What is the division of responsibility?
The division of responsibility in feeding is a framework developed by Ellyn Satter to help parents instill healthy eating habits in their children. Ellyn Satter is a dietitian, social worker, family therapist, and an internationally recognized authority on eating and feeding best practice. Statter created this “gold standard” in feeding children which divides the responsibilities of feeding into two categories: the parent’s responsibilities and the child’s responsibilities.
- What foods the child eats
- When the child has access to food
- Where the child eats
- Whether or not they want to eat at that time
- How much of the provided food they eat
If you would like to learn more about the division of responsibility of food, book with one of our dietitians today!
What about candy?
One way to help manage your child’ candy consumption on Halloween night is to ensure that they are well fed before heading out trick-or-treating. Provide your child a well balanced meal including carbohydrates, fibre, protein, and healthy fats. This meal will not only give them the energy they need to go door to door, it will also keep them feeling full for longer. If your child is hungry when they are done trick-or-treating, they will be more likely to consume large amounts of candy. For example: before going trick-or-treating, have chicken tacos on corn tortillas, loaded with your favourite veggies, avocado, and dairy free cheese. It is also a good idea for kids to have a glass of milk with their halloween candy to not only get some calcium and healthy fat in but also to help slow the sugar’s absorption.
Candy can be counter-intuitive
Many times, children become hyper-fixated on candy. This is because many parents deprive their children of candy year-round. This mindset can be shifted by doing the opposite of what seems right. By providing your child with unlimited amounts of candy and allowing them to choose how much they want to eat, you are taking away that sense of urgency children feel to eat all of the candy right away. After a few sittings, your child may only eat a few pieces of candy before deciding that they are done, because they know that candy will be available again.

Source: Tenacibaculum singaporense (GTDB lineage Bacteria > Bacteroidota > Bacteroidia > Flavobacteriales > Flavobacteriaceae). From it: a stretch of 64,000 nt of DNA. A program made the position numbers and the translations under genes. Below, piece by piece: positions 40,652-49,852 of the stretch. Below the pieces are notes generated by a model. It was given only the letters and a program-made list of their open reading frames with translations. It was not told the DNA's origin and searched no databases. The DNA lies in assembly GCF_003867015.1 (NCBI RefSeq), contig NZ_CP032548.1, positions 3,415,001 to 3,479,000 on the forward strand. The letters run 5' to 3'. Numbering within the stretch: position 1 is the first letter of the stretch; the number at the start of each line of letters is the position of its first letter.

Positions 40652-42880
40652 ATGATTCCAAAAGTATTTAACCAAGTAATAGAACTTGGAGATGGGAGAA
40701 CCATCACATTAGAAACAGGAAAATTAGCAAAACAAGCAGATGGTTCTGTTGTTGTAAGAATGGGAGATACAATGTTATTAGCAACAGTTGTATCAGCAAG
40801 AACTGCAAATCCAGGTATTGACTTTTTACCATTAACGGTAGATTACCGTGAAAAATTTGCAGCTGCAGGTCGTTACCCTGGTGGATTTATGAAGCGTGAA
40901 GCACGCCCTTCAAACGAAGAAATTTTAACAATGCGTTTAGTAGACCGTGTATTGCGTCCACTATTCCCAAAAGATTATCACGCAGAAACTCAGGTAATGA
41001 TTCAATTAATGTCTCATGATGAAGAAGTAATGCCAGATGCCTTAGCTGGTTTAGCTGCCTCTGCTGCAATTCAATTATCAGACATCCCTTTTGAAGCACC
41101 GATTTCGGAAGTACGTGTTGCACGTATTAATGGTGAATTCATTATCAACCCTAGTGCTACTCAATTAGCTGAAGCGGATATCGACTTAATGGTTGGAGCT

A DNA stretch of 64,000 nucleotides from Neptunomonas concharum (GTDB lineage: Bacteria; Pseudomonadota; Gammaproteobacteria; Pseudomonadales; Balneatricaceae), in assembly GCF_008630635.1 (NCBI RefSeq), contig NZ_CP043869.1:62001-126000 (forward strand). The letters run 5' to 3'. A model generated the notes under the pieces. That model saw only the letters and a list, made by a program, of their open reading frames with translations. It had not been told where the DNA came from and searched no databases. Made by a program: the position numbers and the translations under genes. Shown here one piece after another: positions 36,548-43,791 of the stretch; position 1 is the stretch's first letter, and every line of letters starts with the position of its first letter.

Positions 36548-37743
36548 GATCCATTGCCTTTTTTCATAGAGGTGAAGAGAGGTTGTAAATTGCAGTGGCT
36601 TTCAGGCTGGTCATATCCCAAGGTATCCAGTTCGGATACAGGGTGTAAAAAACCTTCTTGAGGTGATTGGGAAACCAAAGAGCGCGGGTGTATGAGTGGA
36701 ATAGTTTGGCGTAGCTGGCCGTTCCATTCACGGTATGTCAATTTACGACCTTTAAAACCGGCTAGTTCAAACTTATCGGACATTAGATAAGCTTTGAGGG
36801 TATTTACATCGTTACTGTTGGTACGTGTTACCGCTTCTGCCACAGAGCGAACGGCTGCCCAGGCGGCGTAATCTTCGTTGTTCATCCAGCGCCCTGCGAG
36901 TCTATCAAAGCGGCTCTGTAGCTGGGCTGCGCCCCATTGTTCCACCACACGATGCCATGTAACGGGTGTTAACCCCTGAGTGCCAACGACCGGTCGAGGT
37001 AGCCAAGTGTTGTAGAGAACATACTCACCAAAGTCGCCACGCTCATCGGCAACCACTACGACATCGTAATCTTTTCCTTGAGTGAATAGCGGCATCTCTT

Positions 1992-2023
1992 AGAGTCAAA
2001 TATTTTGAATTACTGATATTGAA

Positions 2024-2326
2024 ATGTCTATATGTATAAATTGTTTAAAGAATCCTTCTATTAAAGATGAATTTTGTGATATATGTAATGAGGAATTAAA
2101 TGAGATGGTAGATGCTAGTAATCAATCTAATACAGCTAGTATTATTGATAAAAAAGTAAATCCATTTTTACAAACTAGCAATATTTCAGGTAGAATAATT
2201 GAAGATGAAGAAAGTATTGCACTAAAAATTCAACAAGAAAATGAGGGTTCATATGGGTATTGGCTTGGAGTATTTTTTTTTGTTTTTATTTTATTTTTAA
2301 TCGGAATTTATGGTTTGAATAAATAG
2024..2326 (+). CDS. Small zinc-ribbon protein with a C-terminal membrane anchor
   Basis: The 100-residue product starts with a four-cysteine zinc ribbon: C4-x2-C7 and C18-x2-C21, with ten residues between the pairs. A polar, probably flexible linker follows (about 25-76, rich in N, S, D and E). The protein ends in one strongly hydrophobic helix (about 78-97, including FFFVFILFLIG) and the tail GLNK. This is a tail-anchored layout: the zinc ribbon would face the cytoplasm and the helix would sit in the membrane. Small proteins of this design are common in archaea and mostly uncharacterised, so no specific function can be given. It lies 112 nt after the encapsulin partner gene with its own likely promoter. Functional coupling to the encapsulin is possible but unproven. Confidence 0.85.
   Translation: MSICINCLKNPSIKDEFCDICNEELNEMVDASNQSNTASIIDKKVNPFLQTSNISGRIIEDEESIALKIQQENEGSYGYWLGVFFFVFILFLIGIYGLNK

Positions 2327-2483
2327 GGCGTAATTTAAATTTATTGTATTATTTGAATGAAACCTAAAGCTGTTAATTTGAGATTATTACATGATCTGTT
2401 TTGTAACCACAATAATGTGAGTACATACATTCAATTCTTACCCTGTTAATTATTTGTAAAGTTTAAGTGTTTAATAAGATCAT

Once this is achieved, the division of responsibility with candy follows the same framework as any other food. The parent has the responsibility to decide what candy they offer, when they offer it, and where the candy is to be eaten. The child has the responsibility to decide whether they want to eat it, and how much of the provided candy they want to eat at that time.
Keep the spirit of Halloween alive
The amount of candy some children decide to eat around halloween can be spooky to some parents. It is important as parents to keep candy management from overpowering the spirit of the holiday. When parents are highly concerned about the amount of candy their child is eating, they are negatively impacting the other fun parts of halloween, such as trick or treating, haunted houses, pumpkin carving, and dressing up in costumes.
Tips and tricks to use this Halloween for the division of responsibility with candy
- Prepare all year by offering sweets with all meals and for some snacks, removing the “specialness” from sweets and candy.
- Occasionally offer unlimited sweets/candy. This eliminates the need to over-eat these foods when they are available and eventually they will eat a few pieces and be satisfied.
- Serve candy with fats and proteins to combat the “sugar high” and “sugar crash” associated with eating candy. Some great ways to implement this are to serve candy with milk, serve chocolate bars which contain nuts in the filling to ensure fat and protein consumption, and serve candy alongside a well balanced meal.
Halloween can be a spooky time when it comes to nutrition. For support book with one of our expert paediatric dietitians!